Yak got a fantastic night sleep. However when I woke up, my bed was littered with ear plugs, water bottles, walking poles, crampons and other hard objects. Apparently Sherpa didn’t appreciate my snoring.Having shaved the ice from the inside of our window, we discover that 2 inches of snow fell during the night. The scene that greeted us was spectacular. Every inch of the mountainscape was stark white, lit by a pleasant sun rising into an azure blue sky.
Having washed the crown jewels with a miniature baby wipe, we get dressed quickly and leave the frigid bedroom for the heat of the food room.
I lock the door and turn to follow Sherpa down the poorly lit corridor when suddenly the sharp lines of the corridor and Sherpa ahead of me disappear.
I am frozen to the spot and blink wildly before looking again. Blurred vision. One of the symptoms of Acute Mountain Sickness.
Oh no! Not now.
Internally, I flicked the safety off my panic button and was prepared to hit it hard.
Before doing so, I check myself over. Breathing is normal, heart rate is a little elevated but seems ok, headache is no worse than normal.
Then it hits me – my contact lenses have fallen out!
Peepholes corrected, I join Sherpa for a breakfast of porridge and boiled eggs with instant coffee. We than separate our gear and leave the non essential items with the Bean an Tí until we return. She is a friendly faced jovial woman who appears to have an army of teenagers working for her.
Sherpa rightly remarks that the cleanest and best tea houses that we have experienced have all been run by women.
One nil to Nell McAfferty.
Having loaded up our rucksacks heavy, we follow Ang Kami out into the snowy wilderness. The overnight fall has obscured the trail so we would rely on his knowledge of the area. Kami leads Padraig & I and Puba brings up the rear. We march slowly and methodically uphill towards the towering face of Island Peak.
As we climbed, the bodies again started to feel the pressure of altitude and the impact of the exertion.
Our bodies screamed – “What the heck? We’ve don’t this up stuff before, and it hurts. Why are we doing it again?”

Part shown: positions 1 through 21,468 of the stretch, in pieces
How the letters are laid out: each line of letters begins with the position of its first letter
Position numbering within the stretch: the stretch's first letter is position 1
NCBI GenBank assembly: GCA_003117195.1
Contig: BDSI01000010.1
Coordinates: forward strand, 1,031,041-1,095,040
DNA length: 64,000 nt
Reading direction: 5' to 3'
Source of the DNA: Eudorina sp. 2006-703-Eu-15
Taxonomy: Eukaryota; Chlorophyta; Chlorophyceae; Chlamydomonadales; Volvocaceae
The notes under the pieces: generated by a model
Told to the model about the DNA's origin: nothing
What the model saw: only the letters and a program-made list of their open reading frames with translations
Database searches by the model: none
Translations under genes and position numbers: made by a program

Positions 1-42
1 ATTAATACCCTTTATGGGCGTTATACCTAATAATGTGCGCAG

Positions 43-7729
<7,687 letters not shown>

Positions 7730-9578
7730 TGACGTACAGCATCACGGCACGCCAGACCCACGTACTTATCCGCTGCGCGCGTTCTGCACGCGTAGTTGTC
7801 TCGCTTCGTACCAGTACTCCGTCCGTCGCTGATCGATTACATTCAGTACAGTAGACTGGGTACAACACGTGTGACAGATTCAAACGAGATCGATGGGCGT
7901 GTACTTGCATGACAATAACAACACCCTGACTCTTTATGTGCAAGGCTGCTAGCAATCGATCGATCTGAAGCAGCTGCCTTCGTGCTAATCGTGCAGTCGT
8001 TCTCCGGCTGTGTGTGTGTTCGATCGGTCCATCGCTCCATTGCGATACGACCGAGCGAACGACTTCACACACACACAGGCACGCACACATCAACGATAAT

The only answer that I could think of is one that every Irish man will understand. “I don’t care if it hurts. It’s paid for, so we’re doing it”.
Onwards and upwards, through a rocky valley, along a sharp ridge, past frozen lakes and through a dry river bed until finally, after 4.5 hours of hiking – to gain 300 m of elevation – we spy a motley collection of brightly coloured tents. Island Peak Base Camp.
It does not have the drama of Everest Base Camp but is a very welcome sight. This will be our home for the night.
After a delicious lunch of spaghetti and cheese, Kami takes us on a short hike to acclimatize. We hike out of base camp and climb to the crest of a non-descript ridge. When we reached the crest, the sight on the other side was amazing.
A 2 km long frozen lake with a glacier at its head and snowy mountains along its shore. It was wondrous. We trekked along the high ridge for some time with Kami appearing to levitate over the side at times. Fear of heights is not his problem.
On returning to base camp, our bags have arrived and we shuffle off to solve the puzzle that is fitting us, our sleeping bags, our duffel bags and our rucksacks in the miniature tent.
Dinner is served at 7pm. Vegetable soup followed by Rosti potatoes and fried eggs. The dining tent is freezing. It is hard to describe the cold felt in our extremities. Even with two pairs of socks and hiking boots my toes ached in pain. Polartec gloves could not protect my fingertips.
Dinner finished, we grabbed some hot water in our nalgenes and headed for bed at 8am. Not because of tiredness, but our sleeping bags are the warmest real estate for about 100 miles.
Camp tonight is at 5000m+ and we ‘re both doing better than when previously at this altitude. Our previous exposures to altitude on the way to EBC have certainly better prepared our bodies for low oxygen environments. The night sky is alive with bright stars and snow capped mountains. The weather is clear and calm.
Tucked up and toasty, the kindles are the weapons of choice. A good read helps to relax the mind and hopefully lay a path to sleep.
Tomorrow is training day again. We will be given instruction in ascending, descending and managing our safety harness with fixed ropes.